I’ll be honest here (lot of honesty in this post), I’m kind of struggling with figuring out what to say at this point. The jokes were mediocre, James Franco’s character was dumb, rinse and repeat. It’s silly, immature, weird, whacky, crazy, etc. etc. etc. It’s really a hit or miss. This is the kind of movie I would watch at Zach’s house at three in the morning when we don’t have anything else to do. You could think its funny, you could think its very unfunny. So my verdict is this: it’s worth a view if you have nothing else to do, and six bucks is a nice price to pay if you can watch it with all your friends in the luxury of your home. But, if this movie was in theaters, no way I’m paying to go see it. This is no Horrible Bosses or 21 Jump Street, but hey, Go America right?
Let me preface this by saying that I love free speech so much. It’s probably one of the reasons that our revolution was successful when so many others haven’t been. It’s probably the reason that we don’t have to call ourselves the Democratic Peoples Republic of the United States. It’s most definitely the reason that unqualified idiot like us can start a WordPress and just kinda write our thoughts.
I say all of this because the GOP is about 90% why we’re talking about this film as a nation. Terrorism is great publicity, folks, and using fear to strip an entire population of its liberties worked startlingly well in this case. So if you really do want to see this and let freedom reign, do it! By all means, stick it to the all those Juches. But my task here isn’t to defend free speech, it’s to review a movie which is why I have to say: The Interview sucked for the most part.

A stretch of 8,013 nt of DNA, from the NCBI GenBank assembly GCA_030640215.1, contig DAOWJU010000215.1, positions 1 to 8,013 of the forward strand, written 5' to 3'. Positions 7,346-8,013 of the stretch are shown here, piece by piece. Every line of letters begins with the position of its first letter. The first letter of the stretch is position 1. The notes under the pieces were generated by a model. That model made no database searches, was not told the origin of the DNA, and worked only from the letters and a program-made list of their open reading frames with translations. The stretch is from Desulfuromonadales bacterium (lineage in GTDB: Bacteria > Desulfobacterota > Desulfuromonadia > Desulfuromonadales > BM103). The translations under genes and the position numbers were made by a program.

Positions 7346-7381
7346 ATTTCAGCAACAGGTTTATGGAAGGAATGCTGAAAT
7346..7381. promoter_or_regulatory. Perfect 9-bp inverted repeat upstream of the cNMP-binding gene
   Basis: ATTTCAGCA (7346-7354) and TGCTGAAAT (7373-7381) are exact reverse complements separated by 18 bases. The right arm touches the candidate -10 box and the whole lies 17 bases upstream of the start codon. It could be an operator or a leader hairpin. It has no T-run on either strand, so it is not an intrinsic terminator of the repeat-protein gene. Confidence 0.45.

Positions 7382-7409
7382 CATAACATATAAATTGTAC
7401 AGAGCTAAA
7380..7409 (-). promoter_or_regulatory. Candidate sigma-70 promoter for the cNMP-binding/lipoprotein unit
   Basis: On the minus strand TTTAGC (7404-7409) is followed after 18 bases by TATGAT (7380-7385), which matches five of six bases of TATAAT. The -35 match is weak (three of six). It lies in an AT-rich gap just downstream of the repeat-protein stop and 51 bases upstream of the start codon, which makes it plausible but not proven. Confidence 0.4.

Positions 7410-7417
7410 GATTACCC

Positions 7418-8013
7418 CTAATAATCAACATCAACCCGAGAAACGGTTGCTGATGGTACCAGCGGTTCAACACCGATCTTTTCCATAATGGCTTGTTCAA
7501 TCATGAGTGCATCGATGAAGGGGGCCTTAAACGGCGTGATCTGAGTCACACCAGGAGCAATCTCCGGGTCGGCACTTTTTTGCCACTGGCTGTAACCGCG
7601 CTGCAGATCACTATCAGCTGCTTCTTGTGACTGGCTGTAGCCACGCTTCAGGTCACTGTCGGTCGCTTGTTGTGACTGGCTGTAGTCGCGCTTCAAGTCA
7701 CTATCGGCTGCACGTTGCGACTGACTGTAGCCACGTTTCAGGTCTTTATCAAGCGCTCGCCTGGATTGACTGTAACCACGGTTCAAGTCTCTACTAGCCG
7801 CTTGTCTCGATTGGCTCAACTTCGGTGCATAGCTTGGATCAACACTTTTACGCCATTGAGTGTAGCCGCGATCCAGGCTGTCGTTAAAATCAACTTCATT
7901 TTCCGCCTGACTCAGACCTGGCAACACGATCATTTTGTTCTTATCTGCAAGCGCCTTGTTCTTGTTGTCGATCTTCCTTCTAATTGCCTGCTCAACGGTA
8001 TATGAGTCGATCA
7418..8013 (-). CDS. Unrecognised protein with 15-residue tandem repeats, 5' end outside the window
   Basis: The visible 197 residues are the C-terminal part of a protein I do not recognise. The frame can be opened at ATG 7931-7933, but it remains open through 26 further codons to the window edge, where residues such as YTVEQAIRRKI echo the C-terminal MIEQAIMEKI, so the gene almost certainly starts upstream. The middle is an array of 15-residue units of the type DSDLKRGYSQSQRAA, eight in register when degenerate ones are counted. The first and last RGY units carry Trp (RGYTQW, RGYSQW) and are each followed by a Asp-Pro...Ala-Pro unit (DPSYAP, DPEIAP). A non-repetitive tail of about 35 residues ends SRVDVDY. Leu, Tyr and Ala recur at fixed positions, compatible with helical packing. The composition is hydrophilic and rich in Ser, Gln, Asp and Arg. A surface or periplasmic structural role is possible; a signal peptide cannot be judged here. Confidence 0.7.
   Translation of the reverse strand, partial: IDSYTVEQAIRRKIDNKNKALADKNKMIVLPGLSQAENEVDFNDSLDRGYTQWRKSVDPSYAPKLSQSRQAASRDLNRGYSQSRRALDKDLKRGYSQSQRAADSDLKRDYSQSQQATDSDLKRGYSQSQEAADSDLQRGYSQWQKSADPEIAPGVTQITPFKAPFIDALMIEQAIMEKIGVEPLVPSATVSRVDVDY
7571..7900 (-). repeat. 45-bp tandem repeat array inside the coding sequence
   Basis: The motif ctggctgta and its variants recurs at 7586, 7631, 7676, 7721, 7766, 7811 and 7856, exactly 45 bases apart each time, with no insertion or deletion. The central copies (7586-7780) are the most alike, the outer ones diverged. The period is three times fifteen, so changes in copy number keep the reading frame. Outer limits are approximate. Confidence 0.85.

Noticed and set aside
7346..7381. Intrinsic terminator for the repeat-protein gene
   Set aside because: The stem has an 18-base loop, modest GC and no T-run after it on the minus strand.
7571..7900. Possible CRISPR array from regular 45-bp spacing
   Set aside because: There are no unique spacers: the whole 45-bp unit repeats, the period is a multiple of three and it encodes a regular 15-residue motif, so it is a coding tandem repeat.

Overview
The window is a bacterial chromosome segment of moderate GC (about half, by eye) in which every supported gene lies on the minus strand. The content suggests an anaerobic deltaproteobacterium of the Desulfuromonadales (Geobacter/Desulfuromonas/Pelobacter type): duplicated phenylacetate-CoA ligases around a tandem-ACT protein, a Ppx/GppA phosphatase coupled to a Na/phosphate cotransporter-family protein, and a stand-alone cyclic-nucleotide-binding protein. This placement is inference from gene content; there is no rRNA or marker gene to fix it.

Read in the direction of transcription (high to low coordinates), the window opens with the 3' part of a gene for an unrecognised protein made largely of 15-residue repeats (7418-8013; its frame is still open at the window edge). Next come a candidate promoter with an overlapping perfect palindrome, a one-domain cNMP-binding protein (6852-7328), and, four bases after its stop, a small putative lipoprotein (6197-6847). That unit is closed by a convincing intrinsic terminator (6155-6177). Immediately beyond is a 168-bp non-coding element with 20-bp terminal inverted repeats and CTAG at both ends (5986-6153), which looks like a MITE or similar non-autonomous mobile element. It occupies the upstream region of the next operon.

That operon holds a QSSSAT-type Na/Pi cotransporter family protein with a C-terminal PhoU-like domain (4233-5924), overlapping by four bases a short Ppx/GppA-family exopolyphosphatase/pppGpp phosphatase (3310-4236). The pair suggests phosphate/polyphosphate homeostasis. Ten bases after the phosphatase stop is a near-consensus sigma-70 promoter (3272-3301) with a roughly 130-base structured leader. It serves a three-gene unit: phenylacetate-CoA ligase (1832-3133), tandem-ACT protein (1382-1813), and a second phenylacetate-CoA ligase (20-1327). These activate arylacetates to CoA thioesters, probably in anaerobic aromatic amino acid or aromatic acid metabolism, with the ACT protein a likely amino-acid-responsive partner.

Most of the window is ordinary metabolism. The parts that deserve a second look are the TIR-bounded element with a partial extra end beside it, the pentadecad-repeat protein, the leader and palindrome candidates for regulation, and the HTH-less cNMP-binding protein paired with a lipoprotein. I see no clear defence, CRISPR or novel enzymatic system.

I love it when North Korea tries to intimidate and it all just blows up in its face but this pretty forgettable film isn’t really worth all of the conversation swirling around it that’s drawing in the masses. It’s pretty stupid. It’s like if That’s My Boy, Hangover III or any of their mediocre peers just won some political controversy lottery and got about $15 million worth and a whole week of nonstop publicity.
What do I look at as the model for modern political satire? Borat. Borat is very, very stupid yes but it’s also very smart in that it uses that stupidity to show how ignorant both the Americans Borat interacts with and the culture he pretends to hail from can be. The Interview is a slew of pretty cheap shots at North Korea that have all been covered: Kim Jong Un is supposed to be a God but he’s really a tubby, overgrown kid; the entire nation purports that it’s a utopia but it’s crappy etc.
It’s almost like a Sony executive sat down and surfed Youtube for a solid day and figured out that people love to hate the tiny country. The problem with that is that it’s kind of odd to just pick on North Korea right now for political satire. With everything going on and all of the cartoonish enemies we have against us, they chose the DPRK? Why not a movie where Franco and Rogen spy on Putin? I would legitimately watch the hell out of that.
Notice I haven’t really lampooned either of our two leads here. Even though they don’t have a lot of material to work with, they rock it. Whenever they’re working together, it feels very eased and genuine since they have a friendship to build on. They do excellent work here but it isn’t enough to cave the movie from all of its hackneyed humor. The plot that surrounds them is pretty predictable as well; it was one of those plots where you could slowly predict more and more about as it unraveled.
See it? Unless you really care about democracy and our liberties, I would take a pass on this. Let’s just say Kim Jong Un is extremely lucky that the first widespread satire of his rule wasn’t quite pitch-perfect.
**The 0.5 is because I love my country.